continues to be used by certain agencies for internal reporting
This is notwithstanding that agencies are required to use accrual
accounting as a basis for the presentation of financial
information in external reports, including monthly reports to
Treasury, and have done so since 1991.
The practice of cash-based internal reporting seems to be
continuing for reasons such as:
• Consolidated Fund allocations to budget dependent agencies
are made by Treasury on a cash basis and agencies track
progress against their allocations on a cash basis,
notwithstanding that Treasury requirements are to report
back on an accrual basis
• historically (prior to the introduction of accrual accounting)
all reporting was on a cash basis and the practice still
continues either because of skill requirements or a lack of
perception of the benefits that can be gained from accrual
• some managers expressed the view that cash accounting is
adequate for internal financial reporting purposes.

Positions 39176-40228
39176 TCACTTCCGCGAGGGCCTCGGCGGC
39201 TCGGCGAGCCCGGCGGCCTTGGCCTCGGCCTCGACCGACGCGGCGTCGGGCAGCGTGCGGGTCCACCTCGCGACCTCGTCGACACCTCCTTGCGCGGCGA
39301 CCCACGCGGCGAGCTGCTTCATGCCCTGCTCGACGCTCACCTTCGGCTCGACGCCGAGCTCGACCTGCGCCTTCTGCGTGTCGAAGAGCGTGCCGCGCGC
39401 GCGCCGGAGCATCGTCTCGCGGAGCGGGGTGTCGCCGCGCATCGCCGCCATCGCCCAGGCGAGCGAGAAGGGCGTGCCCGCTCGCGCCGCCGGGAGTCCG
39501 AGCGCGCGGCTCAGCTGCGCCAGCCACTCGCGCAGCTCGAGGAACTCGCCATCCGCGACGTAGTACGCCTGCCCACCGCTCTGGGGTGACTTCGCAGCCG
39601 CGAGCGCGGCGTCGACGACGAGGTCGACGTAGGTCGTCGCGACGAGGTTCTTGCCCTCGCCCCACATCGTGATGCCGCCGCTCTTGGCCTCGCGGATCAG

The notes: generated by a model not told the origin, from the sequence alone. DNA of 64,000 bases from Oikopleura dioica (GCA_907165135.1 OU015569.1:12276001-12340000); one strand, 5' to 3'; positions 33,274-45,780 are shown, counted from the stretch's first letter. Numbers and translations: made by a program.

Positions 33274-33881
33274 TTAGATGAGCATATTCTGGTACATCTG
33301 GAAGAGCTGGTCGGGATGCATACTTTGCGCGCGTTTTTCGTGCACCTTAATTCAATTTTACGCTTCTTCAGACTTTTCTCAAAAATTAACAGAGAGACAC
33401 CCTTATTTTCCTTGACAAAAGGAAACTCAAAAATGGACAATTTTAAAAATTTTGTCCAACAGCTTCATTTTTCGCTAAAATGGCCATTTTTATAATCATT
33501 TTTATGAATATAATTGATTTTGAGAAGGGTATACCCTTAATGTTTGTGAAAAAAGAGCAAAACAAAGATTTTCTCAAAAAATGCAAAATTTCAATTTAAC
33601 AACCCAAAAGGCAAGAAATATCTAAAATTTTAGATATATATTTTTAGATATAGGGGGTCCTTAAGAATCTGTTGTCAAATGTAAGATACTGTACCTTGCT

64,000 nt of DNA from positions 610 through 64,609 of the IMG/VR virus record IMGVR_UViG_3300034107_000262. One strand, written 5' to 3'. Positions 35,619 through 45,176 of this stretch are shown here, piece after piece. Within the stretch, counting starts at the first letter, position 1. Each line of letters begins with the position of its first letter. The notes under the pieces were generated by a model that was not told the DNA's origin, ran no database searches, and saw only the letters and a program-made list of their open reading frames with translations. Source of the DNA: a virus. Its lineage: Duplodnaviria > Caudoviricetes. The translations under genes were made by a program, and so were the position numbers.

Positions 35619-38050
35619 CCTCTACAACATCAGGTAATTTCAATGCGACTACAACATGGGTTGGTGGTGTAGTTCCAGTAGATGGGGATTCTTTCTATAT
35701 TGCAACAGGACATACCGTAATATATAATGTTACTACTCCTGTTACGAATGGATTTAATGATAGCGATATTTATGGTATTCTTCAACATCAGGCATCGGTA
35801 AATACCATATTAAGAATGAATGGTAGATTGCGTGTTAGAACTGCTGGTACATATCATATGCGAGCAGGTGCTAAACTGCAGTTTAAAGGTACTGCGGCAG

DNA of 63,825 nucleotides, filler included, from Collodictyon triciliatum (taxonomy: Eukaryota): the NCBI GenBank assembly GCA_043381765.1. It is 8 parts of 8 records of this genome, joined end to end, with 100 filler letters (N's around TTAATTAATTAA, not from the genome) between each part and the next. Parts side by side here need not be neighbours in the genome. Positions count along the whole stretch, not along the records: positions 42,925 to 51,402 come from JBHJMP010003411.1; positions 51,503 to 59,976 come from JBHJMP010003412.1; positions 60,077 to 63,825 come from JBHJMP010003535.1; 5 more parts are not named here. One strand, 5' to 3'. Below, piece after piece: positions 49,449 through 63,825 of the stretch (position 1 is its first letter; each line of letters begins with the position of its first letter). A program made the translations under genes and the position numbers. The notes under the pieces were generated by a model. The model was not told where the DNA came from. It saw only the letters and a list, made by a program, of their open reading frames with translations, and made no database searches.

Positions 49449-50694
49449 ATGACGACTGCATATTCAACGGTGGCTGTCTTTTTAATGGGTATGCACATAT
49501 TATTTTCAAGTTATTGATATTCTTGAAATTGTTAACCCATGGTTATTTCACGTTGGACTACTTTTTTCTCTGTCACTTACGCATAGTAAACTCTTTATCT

Where cash accounting is used for internal financial reporting,
agencies are not able to benefit from accrual accounting while
the preparation of separate accounts may result in a duplication
It was also noted that the agencies reviewed did not prepare a
monthly Statement of Financial Position [“balance sheet”] and
there is limited reporting of financial ratios. With this
information agencies are better able to monitor and manage
assets and liabilities.
Forecasting In respect of forecasting, it was observed that:
q ‘end of year’ forecasts tend not to be updated on a monthly
basis but as and when information becomes available
q agencies produce projections of revenue and expenditure for
internal and external (Treasury) reporting purposes using
different reporting formats. That agencies produce internal
financial reports as is appropriate to suit local circumstances
(which need to be adjusted for reporting to Treasury) is a
matter for individual agencies but the practice does create
Internal Financial Reporting 5
7. The Audit
q variation was observed in the accuracy of monthly
projections provided by agencies to Treasury (as expected,